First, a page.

Dungy had also been atop the school's wish list during its last coaching search, the one that ended with Tim Brewster being hired. 

Dungy went on the Dan Patrick Show on Tuesday and was asked if he had any interest in the Minnesota job.  Based on his answer Dungy seems perfectly content with his television gig.
"I am loving my time at Football Night in America -- I'm looking forward to watching the Oregon Ducks play and I'm spending time in Tampa with my family. So I have too much on my plate to even think about any coaching jobs, including my alma mater."

Of course, though Dungy says he hasn't even thought about the job, he never said he wouldn't be interested either.  So, if Minnesota has been planning on asking him about it, odds are that answer won't keep them from making the phone call.

Though they do still have to fire Tim Brewster, or else it would be incredibly awkward.




Posted on: September 28, 2010 2:56 pm
 

Could Tony Dungy replace Tim Brewster?

Posted by Tom Fornelli

Tim Brewster is still the head coach of the Minnesota Golden Gophers.  Why?  Well, we don't really know to be completely honest with you.  The Gophers have done nothing this season under Brewster to warrant him keeping his job, and there's not much reason to believe things are going to change this year or in the future.

Brewster's in his fourth season at Minnesota and he's currently the not-so-proud owner of a 17-33 record (8-24 in the Big Ten).  Considering that the man Brewster took over for, Glen Mason, went 64-57 at Minnesota and only had one losing season in his last five years before he got canned, you would think patience would be wearing thin with Brewster.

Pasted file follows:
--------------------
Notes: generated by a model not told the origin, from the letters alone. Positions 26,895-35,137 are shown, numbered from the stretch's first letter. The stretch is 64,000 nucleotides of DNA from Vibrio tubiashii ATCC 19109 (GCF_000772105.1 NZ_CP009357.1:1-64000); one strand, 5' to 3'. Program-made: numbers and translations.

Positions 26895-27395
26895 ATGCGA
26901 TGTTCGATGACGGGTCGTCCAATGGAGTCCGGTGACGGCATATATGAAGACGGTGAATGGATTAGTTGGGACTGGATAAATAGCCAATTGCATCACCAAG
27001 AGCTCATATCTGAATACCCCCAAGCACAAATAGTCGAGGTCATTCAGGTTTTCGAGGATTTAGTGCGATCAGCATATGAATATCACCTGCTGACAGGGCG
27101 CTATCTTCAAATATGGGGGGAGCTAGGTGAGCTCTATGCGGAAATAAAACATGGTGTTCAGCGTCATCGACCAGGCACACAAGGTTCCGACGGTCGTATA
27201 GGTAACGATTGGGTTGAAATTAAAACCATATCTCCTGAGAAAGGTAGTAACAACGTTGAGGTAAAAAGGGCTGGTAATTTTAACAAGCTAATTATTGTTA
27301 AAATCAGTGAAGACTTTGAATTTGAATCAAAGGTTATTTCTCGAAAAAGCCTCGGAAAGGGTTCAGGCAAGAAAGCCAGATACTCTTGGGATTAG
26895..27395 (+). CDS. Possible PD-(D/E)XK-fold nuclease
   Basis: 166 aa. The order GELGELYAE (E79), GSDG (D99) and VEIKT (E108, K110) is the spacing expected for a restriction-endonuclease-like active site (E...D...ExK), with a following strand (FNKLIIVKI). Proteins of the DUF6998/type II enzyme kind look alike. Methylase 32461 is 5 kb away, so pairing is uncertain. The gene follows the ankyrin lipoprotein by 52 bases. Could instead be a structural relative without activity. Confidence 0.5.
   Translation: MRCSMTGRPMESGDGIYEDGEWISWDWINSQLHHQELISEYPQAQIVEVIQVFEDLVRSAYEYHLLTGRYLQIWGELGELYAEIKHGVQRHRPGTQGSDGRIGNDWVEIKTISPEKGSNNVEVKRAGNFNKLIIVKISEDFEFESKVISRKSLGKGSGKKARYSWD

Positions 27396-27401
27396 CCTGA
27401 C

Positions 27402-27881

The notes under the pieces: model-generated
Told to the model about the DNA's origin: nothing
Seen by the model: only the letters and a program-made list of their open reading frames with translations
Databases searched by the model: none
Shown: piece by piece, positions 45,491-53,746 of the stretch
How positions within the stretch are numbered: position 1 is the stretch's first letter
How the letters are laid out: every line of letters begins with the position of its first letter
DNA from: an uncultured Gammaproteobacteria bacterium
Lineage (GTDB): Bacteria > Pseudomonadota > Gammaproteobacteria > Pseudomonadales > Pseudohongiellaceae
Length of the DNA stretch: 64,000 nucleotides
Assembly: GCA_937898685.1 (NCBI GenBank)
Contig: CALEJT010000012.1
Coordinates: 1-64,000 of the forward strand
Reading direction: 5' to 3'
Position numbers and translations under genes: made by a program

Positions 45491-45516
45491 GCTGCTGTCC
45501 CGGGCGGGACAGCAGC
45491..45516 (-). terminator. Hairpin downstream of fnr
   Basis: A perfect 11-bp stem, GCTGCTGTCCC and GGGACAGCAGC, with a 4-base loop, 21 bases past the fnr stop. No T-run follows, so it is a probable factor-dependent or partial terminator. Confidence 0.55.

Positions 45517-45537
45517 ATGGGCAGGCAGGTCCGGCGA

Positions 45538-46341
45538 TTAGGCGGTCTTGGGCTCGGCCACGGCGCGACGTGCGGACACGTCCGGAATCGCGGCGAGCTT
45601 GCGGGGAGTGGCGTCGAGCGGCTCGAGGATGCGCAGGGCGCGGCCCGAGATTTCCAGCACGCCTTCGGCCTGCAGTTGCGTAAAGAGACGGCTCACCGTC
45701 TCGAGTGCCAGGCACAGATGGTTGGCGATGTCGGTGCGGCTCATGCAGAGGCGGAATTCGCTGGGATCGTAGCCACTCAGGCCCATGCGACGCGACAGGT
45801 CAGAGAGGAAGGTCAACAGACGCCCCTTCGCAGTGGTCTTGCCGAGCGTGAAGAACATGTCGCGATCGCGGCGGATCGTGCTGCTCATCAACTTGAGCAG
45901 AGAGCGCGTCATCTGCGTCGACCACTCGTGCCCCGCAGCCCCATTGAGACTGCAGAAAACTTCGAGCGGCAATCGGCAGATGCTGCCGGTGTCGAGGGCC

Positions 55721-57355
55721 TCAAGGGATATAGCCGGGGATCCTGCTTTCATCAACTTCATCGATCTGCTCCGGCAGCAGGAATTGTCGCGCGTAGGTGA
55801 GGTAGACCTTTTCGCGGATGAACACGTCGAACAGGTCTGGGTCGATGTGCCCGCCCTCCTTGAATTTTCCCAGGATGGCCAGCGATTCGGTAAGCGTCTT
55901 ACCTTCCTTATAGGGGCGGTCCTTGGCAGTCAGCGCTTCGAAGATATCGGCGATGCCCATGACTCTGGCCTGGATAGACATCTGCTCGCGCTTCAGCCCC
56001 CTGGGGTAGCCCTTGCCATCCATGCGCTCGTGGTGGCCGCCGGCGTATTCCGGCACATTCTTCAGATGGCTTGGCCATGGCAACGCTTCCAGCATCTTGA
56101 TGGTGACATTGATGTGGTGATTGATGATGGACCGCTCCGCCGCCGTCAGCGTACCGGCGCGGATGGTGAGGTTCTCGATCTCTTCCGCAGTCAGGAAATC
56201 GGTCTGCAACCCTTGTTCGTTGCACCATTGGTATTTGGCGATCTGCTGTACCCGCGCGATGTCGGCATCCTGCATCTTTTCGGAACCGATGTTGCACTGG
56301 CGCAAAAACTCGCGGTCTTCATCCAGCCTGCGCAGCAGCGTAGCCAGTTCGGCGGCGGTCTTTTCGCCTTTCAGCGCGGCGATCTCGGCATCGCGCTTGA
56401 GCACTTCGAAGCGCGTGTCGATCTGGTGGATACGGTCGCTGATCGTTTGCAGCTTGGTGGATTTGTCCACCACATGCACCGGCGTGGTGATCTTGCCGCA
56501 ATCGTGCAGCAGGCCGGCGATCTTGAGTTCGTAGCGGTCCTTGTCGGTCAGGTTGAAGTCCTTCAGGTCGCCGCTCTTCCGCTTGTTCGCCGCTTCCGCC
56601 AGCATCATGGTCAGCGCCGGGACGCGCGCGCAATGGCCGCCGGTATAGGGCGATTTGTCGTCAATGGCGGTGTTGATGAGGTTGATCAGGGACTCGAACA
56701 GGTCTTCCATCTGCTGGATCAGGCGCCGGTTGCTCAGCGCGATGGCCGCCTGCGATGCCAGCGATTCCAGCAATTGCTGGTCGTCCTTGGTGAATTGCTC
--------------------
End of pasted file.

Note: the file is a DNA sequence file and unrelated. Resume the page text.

Especially because the school just spent a lot of money on a new stadium, and they'd probably like a home team that can win there once in a while.

If Minnesota ever does go ahead and relieve Brewster of his duties, some folks in Minneapolis already know whom they'd like to see the school go after: Tony Dungy.

People close to Dungy, who coached the Indianapolis Colts to a Super Bowl championship, feel he would be more inclined toward the NFL than college if he were to try coaching again.

But Dungy is different than most big-time coaches, and has a special affinity for his alma mater. A $5 million annual contract from a NFL team might not be as important to Dungy as the challenge to make his alma mater relevant in football.